Also, as a side note, unless I run "netsh firewall set service remoteadmin enable" on the server, I cannot connect to it via "Computer Management" and even after I've run this, Computer Management makes a connection but fails to allow me to connect to WMI Control with the following error: 'Failed to connect to \\HyperVServer because "WMI: Access denied"'.

    This error was exactly what we were talking about a few months back when I was unable to connect to the Hyper-V Server (that time running under WS2K8 Ent Core, this time running Hyper-V Server), so there still seems to be something wrong with the instructions/operation of HVRemote, or something major that I'm unable to see and am totally missing here.

    I'd *like* to be able to actually add guests to my Hyper-V Server and to be able to manage them, it would be a nice use of a Hyper-V Server.  ;)

    (PS, The "Windows Malicious Software Tool x64 - November 2008" was shown as needed when I ran the initial WU scan, yet it failed to install.  On subsequent attempts, it also fails to install.  Any idea why this is failing to install on a brand spanking new Hyper-V Server install?)

  • Hilton - you also need to run hvremote /mmc:enable on the client as well (if it wasn't enabled)

    I think the best way to try to solve this is if you can email me (preferred) using the link at the top or post up

    - the output of hvremote /show /debug:verbose on both the client and the server

    - ipconfig /all from the server AND the client

    - output of ping <server> from client (will fail, but I want to check the IP addresses are correct and there's no a DNS issue)

    - output of ping <client) from the server

    - Verify through wbemtest: On the client start/run wbemtest; hit connect and enter \\servername\root\cimv2. Also try using IP addresss ie \\ip.dotted.add.ress\root\cimv2 of the server. Does that connect?

    (TBH - I've no idea about the WU update. There's nothing unique to Hyper-V Server in terms of how updates are applied. Let's get the remote management working first - I'll see who I can find to help with WU seperately).



  • Hi John,

    I ran the /mmc:Enable switch on the client - same issue after running this.  There's no DNS issues here, but I'll email all of the info you asked for.  The WMI Tester seems to connect (at least all boxes show as selectable), so I assume that means it is working.

    The WU was just an additional query as an extra because I noticed it.  If you can find someone who can answer it, it would be good, though - definitely not as important as not being able to see the Hyper-V Server to manage it, tho!  :)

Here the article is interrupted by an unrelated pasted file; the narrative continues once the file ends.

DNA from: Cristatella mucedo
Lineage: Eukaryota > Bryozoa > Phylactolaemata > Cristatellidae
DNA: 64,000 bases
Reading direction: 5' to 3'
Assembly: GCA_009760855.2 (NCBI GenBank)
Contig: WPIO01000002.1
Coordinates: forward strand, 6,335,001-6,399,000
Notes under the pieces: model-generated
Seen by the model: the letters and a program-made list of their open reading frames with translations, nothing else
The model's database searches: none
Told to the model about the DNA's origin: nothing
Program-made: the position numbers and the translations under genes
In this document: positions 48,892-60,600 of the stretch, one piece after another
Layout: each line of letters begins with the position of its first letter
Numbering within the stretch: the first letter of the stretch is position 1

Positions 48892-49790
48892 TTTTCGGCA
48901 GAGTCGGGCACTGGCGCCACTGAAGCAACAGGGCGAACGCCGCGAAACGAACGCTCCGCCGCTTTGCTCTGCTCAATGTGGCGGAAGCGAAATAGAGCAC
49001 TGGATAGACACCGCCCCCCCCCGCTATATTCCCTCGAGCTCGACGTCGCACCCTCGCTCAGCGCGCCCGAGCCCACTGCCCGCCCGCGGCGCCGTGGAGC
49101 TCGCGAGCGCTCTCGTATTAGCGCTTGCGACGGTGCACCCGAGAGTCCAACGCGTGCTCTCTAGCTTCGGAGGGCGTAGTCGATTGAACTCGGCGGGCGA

• (To followup for others...) I got the information from Hilton and a TS session onto the boxes. In this case, the laptop was domain joined rather than non-domain as mentioned above, and the server was in a workgroup. The missing piece was needing to run cmdkey on the client in this scenario.



  • Mijn vorige blogpost over het installeren van Microsoft’s Hyper-V Server 2008 was een lap tekst met plaatjes

  • Just the other day my colleague - John Howard - made a new tool available to the world.&#160; HVRemote

  • John Howard из компании Microsoft, который является Senior Program Manager в группе разработки Hyper-V,...

  • While working on the next version of HVRemote yesterday evening, one of the things I wanted to address

  • G'day John

    Just wanted to put my 2 bobs worth in and thank you like many have already, for the GREAT Tool. I just tested it here and it worked a treat.



  • Thank you for producing this tool.

    Is the managment tool safe to use over WAN? ie. To manage a host in a datacentre?

    As I understand it I would be sending unencrypted mmc packets across the internet. Is that risky?

  • Thank you for producing this tool.

    Is the managment tool safe to use over WAN? ie. To manage a host in a datacentre?

    As I understand it I would be sending unencrypted mmc packets across the internet. Is that risky?

  • I&#39;ve seen folks disabling the Windows Firewall on Hyper-V Server and on Windows Server Core in order

  • Daniel - my recommendation if you need to manage a secure environment over an insecure network such as the Internet would be to publish the management tools over a TS Gateway such as (part 2 also), or to have a secured RDP session to the server using something like ISA protecting it. However, you may have captured mouse mode if Integration Services are not installed on guests.

    I'm not sure that the credentials are passed unencrypted (I'll have to verify that, but don't think so), it's more the range of ports you need open also.

    Another alternative is to use SCVMM where they tunnel management commands using WSMan rather than native WMI.



  • Народ начал активно устанавливать и использовать виртуализацию Hyper-V, особенно бесплатный Microsoft